Titania was added in the form of white ink, specifically Nazdar 8825 White Ink., one of many commercially available sources of titania that can be used in the invention. The concentration of titania in the 8825 ink is not known. Lamps were overprinted with 0%, 1%, 3%, and 12.3% by weight white ink added to the cascading ink (ink base plus dye and flow enhancer). The lamps were overprinted in a single pass. FIG. 3 is a chart of data from lamps constructed in accordance with the invention with various concentrations of light scattering particles. Included in the chart is curve 31, which represents the output from an otherwise identical lamp with no cascading layer. Curve 32 corresponds to 0% (i.e. dye only), curve 33 corresponds to 1% added white ink, curve 34 corresponds to 3% added white ink, and curve 35 corresponds to 12.3% added white ink.
 As shown by FIG. 3, there is a pronounced reddening of the lamp from adding light scattering particles. Adding light scattering particles to the cascading ink provides a highly desirable alternative to adding dye, which, as noted above, causes printing problems and is much more expensive. The maximum amount of light scattering particles that can be added is not a factor because one is trying to obtain a particular color spectrum, which is readily determined empirically and depends upon the spectrum of the EL lamp, the cascading material used, and the light scattering material used.
FIG. 4 illustrates an alternative embodiment of the invention in which light scattering particles and cascading materials are combined with the electroluminescent phosphor layer. EL lamp 30 is constructed as in the prior art except that phosphor layer 33 contains cascading dye or fluorescent material or cascading phosphor and also contains light scattering particles. While illustrated as thicker than phosphor layer 13 (FIG. 2), phosphor layer 33 is approximately the same thickness because the light scattering particles are so small and so little cascading material is used. Thus, newly designed lamps can benefit from the invention. Older designs can be made as before, with the overprint to achieve the desired color.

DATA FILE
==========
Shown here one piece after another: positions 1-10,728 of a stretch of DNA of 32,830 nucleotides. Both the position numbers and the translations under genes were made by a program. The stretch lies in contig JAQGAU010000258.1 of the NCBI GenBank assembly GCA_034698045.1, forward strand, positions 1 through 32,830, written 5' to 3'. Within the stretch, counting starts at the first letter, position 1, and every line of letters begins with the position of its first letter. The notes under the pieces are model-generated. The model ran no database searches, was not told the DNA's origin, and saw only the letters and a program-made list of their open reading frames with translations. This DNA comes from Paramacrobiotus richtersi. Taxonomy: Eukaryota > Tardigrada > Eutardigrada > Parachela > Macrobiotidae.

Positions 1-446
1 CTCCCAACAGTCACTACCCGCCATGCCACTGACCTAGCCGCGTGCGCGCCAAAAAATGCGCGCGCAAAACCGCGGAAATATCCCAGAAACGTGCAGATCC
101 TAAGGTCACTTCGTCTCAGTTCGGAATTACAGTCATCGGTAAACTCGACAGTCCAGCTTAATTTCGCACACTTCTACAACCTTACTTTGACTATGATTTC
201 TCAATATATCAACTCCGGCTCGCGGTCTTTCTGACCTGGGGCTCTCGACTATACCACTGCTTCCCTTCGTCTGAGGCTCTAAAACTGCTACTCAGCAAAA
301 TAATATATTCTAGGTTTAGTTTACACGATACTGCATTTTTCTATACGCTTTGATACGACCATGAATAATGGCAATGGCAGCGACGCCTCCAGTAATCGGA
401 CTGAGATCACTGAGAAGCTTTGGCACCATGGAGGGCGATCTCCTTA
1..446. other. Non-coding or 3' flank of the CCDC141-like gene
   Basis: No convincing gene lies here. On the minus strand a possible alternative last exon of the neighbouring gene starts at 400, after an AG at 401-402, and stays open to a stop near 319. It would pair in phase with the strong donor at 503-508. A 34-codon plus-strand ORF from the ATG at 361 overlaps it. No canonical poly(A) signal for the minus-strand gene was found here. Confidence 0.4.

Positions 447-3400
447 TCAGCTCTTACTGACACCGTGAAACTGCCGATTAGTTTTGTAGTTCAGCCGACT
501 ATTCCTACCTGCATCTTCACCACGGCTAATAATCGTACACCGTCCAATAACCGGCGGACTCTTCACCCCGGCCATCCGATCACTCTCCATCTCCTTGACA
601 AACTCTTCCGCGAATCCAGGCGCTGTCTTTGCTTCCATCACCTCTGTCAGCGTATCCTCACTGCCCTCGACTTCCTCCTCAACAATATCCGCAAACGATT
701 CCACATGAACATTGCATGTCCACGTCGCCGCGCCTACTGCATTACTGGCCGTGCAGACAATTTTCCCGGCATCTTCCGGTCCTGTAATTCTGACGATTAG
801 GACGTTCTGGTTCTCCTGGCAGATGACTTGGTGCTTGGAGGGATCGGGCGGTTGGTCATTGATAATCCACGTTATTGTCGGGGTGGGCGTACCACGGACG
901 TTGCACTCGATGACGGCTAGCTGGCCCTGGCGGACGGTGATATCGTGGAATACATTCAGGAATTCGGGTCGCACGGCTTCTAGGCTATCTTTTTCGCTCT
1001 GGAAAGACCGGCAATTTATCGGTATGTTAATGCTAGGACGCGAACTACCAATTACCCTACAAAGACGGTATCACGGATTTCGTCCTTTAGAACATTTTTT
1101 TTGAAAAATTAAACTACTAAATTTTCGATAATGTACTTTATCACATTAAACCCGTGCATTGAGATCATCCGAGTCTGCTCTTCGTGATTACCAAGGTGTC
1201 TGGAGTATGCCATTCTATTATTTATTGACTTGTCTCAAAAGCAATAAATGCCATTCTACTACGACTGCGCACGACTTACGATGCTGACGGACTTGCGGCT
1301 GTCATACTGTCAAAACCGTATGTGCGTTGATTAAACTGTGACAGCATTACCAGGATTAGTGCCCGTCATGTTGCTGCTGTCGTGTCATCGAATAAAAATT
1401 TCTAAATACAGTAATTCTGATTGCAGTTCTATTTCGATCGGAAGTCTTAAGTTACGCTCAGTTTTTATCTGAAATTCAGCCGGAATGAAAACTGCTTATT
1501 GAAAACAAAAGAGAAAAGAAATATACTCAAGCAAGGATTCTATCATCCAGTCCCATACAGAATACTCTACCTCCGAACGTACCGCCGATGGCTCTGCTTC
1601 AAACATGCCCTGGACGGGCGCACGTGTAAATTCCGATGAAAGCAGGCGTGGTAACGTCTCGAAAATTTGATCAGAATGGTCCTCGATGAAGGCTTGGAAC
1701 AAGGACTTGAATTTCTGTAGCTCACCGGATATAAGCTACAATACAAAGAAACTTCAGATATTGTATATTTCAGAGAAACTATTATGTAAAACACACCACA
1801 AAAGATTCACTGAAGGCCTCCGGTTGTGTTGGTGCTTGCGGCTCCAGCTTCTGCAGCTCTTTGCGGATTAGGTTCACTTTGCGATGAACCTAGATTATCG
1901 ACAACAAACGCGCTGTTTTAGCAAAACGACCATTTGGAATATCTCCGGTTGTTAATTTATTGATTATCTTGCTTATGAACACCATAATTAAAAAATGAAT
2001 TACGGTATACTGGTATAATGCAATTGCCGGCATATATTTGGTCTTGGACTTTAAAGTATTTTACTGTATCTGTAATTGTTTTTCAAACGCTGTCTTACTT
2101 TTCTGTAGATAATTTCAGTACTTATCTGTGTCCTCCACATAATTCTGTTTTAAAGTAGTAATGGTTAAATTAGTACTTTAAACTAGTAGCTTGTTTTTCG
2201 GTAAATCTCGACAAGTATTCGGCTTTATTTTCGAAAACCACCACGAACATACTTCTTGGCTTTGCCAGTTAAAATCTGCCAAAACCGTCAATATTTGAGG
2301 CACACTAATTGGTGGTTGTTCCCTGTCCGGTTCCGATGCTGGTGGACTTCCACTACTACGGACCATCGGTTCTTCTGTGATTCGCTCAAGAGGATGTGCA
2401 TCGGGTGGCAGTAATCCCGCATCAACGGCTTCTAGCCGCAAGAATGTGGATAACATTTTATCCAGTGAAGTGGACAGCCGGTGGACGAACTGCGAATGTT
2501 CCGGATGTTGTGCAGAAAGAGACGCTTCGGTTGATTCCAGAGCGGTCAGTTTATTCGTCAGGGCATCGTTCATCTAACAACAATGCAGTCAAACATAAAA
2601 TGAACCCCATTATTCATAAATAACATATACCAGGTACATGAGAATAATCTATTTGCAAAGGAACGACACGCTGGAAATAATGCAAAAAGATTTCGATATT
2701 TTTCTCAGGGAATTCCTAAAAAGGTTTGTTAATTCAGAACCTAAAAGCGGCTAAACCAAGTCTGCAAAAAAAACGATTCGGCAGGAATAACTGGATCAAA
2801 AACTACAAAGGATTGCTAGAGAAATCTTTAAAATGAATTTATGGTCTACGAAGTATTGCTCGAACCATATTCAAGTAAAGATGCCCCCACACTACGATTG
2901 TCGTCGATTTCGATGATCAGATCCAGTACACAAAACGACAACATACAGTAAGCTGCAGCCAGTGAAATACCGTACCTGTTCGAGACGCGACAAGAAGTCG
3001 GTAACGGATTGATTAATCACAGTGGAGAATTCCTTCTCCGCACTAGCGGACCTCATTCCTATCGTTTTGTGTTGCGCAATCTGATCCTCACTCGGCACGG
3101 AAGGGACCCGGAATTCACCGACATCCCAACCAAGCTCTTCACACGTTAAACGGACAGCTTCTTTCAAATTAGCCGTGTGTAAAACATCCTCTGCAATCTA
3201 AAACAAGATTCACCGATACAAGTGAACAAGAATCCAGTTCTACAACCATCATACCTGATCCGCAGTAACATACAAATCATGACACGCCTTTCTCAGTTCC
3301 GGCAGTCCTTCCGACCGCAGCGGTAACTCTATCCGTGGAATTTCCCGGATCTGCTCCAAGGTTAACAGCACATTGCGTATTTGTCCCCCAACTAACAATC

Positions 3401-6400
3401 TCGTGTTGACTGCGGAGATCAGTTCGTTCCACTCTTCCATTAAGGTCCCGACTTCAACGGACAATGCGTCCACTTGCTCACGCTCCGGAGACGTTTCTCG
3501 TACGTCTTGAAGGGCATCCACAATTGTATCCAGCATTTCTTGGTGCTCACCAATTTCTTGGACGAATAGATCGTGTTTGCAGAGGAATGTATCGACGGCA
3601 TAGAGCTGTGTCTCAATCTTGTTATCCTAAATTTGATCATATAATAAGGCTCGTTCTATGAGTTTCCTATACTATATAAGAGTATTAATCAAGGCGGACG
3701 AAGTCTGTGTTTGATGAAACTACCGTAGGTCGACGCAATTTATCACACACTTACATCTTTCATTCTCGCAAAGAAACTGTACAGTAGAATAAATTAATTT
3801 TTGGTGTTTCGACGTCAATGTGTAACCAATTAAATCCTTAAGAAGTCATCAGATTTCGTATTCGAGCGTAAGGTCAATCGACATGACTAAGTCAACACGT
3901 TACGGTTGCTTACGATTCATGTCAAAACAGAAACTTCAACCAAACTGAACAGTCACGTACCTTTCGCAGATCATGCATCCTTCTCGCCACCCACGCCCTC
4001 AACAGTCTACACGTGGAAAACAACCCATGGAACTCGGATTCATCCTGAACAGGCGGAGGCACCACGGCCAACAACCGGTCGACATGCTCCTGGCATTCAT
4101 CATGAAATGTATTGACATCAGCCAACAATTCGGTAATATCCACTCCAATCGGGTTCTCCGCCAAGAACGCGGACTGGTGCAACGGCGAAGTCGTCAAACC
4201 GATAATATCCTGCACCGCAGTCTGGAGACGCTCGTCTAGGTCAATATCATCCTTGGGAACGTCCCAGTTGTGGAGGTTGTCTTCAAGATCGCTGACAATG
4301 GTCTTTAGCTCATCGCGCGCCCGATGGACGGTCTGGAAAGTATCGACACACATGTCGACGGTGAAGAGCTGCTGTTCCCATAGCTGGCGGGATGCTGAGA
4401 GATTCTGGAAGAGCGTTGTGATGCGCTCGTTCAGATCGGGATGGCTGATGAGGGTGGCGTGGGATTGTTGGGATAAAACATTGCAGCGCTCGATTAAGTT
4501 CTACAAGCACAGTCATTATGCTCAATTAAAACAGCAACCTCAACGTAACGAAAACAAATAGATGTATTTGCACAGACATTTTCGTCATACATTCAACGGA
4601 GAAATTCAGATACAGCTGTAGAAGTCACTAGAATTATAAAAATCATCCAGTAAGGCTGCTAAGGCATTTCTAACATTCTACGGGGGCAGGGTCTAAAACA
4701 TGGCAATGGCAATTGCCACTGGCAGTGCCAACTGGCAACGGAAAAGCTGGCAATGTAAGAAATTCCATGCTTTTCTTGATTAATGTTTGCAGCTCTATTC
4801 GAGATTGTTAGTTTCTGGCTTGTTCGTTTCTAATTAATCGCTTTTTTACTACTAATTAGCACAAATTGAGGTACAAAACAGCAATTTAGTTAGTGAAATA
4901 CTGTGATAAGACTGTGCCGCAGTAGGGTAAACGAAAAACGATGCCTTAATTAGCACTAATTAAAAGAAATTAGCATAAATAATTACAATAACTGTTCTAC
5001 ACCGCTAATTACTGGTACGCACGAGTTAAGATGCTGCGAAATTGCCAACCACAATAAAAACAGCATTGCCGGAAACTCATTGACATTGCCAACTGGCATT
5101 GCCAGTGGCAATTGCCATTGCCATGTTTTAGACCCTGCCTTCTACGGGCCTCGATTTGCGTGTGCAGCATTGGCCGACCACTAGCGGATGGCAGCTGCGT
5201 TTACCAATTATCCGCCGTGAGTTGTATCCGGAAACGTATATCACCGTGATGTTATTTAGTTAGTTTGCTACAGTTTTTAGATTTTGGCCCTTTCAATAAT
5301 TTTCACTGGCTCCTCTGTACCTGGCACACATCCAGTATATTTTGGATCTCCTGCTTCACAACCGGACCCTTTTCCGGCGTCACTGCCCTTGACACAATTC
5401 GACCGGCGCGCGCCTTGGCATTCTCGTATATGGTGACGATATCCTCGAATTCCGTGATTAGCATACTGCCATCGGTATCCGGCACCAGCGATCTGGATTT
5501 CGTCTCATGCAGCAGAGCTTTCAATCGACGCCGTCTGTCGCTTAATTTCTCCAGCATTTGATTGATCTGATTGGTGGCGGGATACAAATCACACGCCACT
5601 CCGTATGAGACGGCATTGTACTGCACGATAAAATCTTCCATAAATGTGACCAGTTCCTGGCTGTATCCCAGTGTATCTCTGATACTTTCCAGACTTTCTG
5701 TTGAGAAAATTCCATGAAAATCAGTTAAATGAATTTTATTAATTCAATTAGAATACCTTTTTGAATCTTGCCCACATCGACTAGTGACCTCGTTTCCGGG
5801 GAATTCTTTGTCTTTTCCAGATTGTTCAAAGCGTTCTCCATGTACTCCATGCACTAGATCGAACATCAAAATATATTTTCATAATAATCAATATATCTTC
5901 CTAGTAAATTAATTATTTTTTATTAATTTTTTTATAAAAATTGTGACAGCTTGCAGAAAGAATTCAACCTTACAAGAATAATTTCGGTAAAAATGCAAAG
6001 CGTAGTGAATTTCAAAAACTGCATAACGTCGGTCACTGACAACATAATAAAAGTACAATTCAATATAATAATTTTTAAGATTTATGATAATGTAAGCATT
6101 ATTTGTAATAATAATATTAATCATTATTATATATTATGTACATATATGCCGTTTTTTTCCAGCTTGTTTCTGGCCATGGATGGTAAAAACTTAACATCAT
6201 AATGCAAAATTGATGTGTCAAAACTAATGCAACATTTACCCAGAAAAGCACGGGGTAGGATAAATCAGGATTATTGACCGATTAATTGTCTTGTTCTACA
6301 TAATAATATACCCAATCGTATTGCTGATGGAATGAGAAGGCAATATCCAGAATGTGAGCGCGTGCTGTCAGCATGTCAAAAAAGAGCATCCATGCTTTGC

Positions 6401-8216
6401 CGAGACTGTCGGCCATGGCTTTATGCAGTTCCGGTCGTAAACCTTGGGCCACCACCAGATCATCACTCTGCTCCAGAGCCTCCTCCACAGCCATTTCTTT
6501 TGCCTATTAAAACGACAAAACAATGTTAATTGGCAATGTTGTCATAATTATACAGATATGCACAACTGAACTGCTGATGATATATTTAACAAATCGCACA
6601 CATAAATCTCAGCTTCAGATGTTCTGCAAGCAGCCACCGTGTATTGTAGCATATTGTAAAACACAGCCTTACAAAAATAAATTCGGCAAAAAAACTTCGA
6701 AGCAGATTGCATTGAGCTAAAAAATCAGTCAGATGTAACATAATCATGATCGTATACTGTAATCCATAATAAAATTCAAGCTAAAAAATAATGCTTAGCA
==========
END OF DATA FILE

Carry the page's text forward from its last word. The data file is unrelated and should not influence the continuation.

The invention thus provides an EL lamp that uses cascading pigment or dye more efficiently and provides more colors than available in the prior art. An EL lamp overprinted in accordance with the invention is less expensive than lamps using the same cascading materials without light scattering particles. The resulting lamps can be brighter because less cascading material is used. Print quality is improved by using less cascading material and fewer passes are necessary for printing.
 Having thus described the invention, it will be apparent to those of skill in the art that many modifications can be made with the scope of the invention. For example, cascading fluorescent materials can be used instead of dyes. Halftone printing can be used to provide two dyes in a single layer. Mixing two dyes in a single layer produces three peaks: blue, green, and red. Phosphor particles can be cascaded to provide peaks of blue, green and red. Although described in the context of screen printing, the layer of cascading material and light scattering particles can be produced by any other means known in the art; e.g. roll coating or spinning.